general anesthesiologists for pediatric surgeries. They did, however, make some changes,
such as enlisting neonatologists, who specialize in caring for newborns, to help sedate the
youngest infants.

Kaiser settles family's lawsuitHis parents blame the hospital for their son's permanent disability
after birth.

By Ramon Coronado -- Bee Staff Writer - (Published October 10, 2002)
A Kaiser hospital in Sacramento has agreed to pay $2.25 million to settle a lawsuit alleging its
staff neglected to tell a Carmichael couple their newborn son had a treatable medical condition
 that later injured him permanently.

High Court OKs Reduced Malpractice Sum in Girl's Death
State's $250,000 limit applies in suit over hospital `dumping'
Harriet Chiang, Chronicle Legal Affairs Writer
Friday, March 26, 1999
She arrived at 5:30 p.m. and was examined by a staff physician, Dr. Trach Phoung Dang, who
wanted to do blood tests to determine whether she had a bacterial infection. But a doctor at
Kaiser Permanente Hospital told him not to do so, saying that the tests could wait until she was
transferred to Kaiser. The girl was enrolled in Kaiser's health plan.

(Copyright, The Times Mirror Company; Los Angeles Times 1997all Rights reserved)

Federal investigators have released a critical report detailing patient-care problems at Kaiser
Permanente's hospitals in Oakland and Richmond discovered during a surprise inspection in
March. The inspection followed reports of deaths of three patients transferred from Kaiser's
Richmond hospital last winter. Among the report's findings were inexplicable delays in transferring
patients, short staffing and inadequate quality-control procedures. Kaiser, which faced the possible
loss of federal funding at the two hospitals, has taken corrective actions, said officials of the U.S.
Health Care Financing Administration. A follow-up inspection is scheduled in the next several weeks.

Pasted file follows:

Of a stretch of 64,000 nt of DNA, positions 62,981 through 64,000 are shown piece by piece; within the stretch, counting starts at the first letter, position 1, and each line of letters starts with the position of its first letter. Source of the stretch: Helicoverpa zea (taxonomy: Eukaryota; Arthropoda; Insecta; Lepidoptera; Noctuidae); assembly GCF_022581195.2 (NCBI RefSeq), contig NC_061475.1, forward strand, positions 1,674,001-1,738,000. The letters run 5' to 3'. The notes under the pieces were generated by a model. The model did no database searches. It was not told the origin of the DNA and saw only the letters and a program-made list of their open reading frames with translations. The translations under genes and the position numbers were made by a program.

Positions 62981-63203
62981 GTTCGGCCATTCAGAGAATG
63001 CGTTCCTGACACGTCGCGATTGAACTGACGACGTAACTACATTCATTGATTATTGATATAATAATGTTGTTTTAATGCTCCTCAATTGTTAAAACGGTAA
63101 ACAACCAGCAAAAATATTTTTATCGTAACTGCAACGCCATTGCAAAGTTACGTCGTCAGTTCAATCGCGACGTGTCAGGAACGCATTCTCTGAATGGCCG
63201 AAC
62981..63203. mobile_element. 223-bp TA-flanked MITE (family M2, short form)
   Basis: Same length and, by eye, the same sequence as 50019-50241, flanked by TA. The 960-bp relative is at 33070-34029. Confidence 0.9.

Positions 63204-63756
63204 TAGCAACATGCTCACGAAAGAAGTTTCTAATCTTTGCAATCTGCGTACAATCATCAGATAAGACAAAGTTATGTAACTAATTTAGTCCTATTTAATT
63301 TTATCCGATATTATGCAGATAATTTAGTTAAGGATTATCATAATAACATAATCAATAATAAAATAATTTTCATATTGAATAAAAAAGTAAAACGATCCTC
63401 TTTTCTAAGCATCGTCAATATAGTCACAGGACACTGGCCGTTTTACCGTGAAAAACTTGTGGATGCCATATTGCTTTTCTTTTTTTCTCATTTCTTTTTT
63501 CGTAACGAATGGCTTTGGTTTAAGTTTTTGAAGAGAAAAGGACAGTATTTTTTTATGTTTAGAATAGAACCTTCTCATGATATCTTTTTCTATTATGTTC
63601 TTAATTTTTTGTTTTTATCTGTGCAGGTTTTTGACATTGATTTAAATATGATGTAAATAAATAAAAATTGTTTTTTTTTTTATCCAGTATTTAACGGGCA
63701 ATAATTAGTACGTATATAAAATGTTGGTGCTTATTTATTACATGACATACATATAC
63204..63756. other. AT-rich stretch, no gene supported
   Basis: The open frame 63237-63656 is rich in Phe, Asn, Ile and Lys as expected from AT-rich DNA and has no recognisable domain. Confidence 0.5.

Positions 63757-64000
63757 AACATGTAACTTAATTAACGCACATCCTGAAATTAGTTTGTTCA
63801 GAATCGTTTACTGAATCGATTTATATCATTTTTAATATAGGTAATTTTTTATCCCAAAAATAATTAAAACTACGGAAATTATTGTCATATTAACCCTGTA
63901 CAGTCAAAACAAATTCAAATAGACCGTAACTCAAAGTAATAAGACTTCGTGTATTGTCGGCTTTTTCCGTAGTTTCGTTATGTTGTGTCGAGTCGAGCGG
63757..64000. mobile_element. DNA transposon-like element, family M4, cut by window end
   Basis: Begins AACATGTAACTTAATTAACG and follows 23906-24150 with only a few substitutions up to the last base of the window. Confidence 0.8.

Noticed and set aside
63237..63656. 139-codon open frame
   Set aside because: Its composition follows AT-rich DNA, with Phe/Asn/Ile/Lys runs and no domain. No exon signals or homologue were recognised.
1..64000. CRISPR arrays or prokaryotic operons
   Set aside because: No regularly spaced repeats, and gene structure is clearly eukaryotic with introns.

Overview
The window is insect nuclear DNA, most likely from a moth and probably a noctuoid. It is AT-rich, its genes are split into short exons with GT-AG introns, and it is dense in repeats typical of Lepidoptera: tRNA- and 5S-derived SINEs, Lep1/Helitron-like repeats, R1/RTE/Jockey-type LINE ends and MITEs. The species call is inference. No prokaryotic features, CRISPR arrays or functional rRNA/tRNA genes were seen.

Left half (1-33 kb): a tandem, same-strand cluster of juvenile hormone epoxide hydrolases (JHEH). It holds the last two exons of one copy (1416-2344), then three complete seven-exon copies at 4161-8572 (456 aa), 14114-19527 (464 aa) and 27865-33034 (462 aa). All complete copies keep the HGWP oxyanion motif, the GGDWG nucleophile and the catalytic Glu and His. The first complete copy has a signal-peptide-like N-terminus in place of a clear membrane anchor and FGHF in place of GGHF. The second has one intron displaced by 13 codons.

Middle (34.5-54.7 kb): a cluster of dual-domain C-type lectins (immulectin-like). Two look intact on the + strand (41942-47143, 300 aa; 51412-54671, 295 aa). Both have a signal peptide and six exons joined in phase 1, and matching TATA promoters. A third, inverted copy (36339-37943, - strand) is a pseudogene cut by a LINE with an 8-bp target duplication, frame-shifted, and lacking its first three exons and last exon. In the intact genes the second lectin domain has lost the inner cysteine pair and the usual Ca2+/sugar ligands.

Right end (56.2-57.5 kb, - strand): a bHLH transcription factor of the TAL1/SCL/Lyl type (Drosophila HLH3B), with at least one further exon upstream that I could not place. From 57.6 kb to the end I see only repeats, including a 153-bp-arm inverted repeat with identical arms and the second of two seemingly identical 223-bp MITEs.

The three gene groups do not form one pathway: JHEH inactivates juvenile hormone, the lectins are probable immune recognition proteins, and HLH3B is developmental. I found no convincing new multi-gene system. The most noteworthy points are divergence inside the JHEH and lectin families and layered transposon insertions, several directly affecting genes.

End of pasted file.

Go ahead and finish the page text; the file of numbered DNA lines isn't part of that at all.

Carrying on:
(Copyright, The Times Mirror Company; Los Angeles Times 1997all Rights reserved)

Three HMOs--Kaiser Permanente, Pacificare and Health Systems International--will soon control 
health care for 9 million of the 13 million Californians in HMOs. Kaiser is singular among these 
titans in receiving an annual tax break of more than $200 million because of its nonprofit status. 
Such status requires the provision of charity care, but does not preclude Kaiser from diverting 
profits to the doctors who own Kaiser's for-profit medical group and receive dividends for 
Kaiser's penny-pinching.

While Kaiser was once the gold standard for affordable, high-quality HMO care, it has recently 
led the race to the bottom in health quality, clinging to its tax break even as it acts like a for-profit 
company. Kaiser has been the leader in reducing patient stays and has steadily cut back on 
preventive services by limiting mammograms, pap smears and prostate cancer screenings.

An infamous Kaiser memo announcing an eight-hour discharge policy for newborns and their mothers 
(since outlawed) was called "Positive Thoughts Regarding the Eight Hour Discharge." It encouraged 
staff to offer such justifications as "hospital food is not tasty" and "unlimited visitors Authorities investigate 
allegations that a Kaiser surgeon in San Luis Obispo hastened a possible donor's home."

The state Department of Corporations, which oversees HMOs, has done an audit of Kaiser, released 
in August, and found that medical decisions at Kaiser do not appear to be "independent of fiscal and 
administrative considerations." In other words, money is dictating medicine. This is against the law.

Specifically, auditors found that "clinical financial review nurses have the authority to overrule physician 
decisions." Bureaucrats can, in effect, practice medicine without a license. The auditors also found that 
25% of non-network emergency room treatment for Kaiser members was denied unreasonably.

Kaiser has been ordered to answer for these abuses by February, but it will no doubt resist. Kaiser's